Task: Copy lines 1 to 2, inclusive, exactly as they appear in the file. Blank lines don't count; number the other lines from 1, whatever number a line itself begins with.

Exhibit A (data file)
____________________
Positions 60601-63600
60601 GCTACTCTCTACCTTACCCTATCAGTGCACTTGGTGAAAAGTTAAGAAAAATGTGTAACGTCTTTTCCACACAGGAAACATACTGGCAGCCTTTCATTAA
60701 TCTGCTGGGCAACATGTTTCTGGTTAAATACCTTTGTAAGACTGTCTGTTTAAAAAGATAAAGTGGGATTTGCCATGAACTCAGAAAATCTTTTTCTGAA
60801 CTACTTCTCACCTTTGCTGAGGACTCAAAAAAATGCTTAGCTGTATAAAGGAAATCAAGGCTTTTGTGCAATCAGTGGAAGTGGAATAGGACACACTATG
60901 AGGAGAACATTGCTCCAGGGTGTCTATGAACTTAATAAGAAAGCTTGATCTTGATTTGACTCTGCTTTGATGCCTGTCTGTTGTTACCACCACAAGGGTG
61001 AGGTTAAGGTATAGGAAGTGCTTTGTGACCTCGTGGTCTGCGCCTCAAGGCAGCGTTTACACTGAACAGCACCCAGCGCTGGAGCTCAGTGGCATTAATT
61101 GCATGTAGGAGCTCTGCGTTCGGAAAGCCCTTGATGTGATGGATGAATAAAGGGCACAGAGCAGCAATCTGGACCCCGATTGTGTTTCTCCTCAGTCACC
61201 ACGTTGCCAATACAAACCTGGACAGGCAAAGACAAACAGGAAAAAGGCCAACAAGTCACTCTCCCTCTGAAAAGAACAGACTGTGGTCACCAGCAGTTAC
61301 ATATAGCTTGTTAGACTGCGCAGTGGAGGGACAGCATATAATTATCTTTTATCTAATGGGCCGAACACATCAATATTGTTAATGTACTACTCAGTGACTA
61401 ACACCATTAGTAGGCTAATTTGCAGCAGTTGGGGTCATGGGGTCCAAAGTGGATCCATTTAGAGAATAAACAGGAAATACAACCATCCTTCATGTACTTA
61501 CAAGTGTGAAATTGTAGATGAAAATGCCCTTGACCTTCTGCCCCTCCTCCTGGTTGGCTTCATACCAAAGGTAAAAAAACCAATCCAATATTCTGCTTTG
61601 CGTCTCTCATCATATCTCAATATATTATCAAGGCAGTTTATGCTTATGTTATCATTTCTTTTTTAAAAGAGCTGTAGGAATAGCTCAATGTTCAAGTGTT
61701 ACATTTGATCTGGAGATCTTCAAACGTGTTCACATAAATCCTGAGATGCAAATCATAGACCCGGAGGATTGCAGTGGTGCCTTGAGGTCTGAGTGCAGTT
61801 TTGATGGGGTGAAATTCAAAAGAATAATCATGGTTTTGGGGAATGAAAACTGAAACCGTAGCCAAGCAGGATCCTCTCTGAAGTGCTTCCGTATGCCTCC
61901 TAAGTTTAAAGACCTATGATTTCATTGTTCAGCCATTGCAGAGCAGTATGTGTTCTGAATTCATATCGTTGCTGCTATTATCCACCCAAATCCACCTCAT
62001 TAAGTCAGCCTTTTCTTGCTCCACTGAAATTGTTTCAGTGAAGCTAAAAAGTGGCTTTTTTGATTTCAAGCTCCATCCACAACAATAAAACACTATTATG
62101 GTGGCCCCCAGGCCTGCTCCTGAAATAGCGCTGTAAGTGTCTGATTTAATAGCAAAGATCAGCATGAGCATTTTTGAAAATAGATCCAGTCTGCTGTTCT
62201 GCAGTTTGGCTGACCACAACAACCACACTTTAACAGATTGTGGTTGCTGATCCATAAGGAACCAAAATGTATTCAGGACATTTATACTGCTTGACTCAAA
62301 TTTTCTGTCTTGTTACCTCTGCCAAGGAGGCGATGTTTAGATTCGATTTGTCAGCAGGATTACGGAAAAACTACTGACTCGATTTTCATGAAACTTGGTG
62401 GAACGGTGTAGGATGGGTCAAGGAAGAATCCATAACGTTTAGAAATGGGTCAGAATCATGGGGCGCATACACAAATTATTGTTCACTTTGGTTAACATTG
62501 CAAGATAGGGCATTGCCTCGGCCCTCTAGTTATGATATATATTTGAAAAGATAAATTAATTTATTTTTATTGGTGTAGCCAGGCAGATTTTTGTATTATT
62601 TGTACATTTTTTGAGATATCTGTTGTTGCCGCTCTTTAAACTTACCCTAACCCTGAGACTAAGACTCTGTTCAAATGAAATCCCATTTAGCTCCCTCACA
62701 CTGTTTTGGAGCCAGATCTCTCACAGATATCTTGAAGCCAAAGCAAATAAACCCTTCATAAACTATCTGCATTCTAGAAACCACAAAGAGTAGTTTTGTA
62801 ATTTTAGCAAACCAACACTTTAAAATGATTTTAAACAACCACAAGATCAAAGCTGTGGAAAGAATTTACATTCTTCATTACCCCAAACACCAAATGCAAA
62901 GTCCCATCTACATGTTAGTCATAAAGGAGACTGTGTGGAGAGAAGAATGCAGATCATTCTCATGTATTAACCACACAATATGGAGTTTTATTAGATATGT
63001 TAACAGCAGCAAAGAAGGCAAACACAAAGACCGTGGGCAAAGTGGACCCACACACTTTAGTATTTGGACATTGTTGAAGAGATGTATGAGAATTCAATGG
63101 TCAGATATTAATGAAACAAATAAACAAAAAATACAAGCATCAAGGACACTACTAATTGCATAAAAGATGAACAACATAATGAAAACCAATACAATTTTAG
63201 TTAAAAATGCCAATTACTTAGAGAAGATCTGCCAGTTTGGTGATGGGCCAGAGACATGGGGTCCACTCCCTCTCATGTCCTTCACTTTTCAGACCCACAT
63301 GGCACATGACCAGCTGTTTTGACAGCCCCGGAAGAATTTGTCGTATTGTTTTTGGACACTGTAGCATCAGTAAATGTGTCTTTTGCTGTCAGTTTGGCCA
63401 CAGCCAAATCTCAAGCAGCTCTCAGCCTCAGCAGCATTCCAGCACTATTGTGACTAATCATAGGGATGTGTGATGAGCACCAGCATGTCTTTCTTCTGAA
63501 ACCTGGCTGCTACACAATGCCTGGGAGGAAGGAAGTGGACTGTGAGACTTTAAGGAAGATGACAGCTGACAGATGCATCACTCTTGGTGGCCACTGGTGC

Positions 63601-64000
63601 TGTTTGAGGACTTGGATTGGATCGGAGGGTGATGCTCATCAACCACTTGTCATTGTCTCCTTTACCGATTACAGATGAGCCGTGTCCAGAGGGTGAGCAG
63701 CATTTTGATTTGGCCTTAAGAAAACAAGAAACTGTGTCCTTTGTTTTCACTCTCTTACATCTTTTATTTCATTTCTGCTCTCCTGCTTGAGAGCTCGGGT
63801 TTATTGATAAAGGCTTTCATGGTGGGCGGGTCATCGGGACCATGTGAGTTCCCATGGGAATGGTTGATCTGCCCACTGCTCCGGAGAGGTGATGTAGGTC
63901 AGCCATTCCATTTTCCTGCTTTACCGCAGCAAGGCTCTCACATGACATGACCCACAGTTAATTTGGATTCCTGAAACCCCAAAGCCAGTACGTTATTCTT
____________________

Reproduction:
Positions 60601-63600
60601 GCTACTCTCTACCTTACCCTATCAGTGCACTTGGTGAAAAGTTAAGAAAAATGTGTAACGTCTTTTCCACACAGGAAACATACTGGCAGCCTTTCATTAA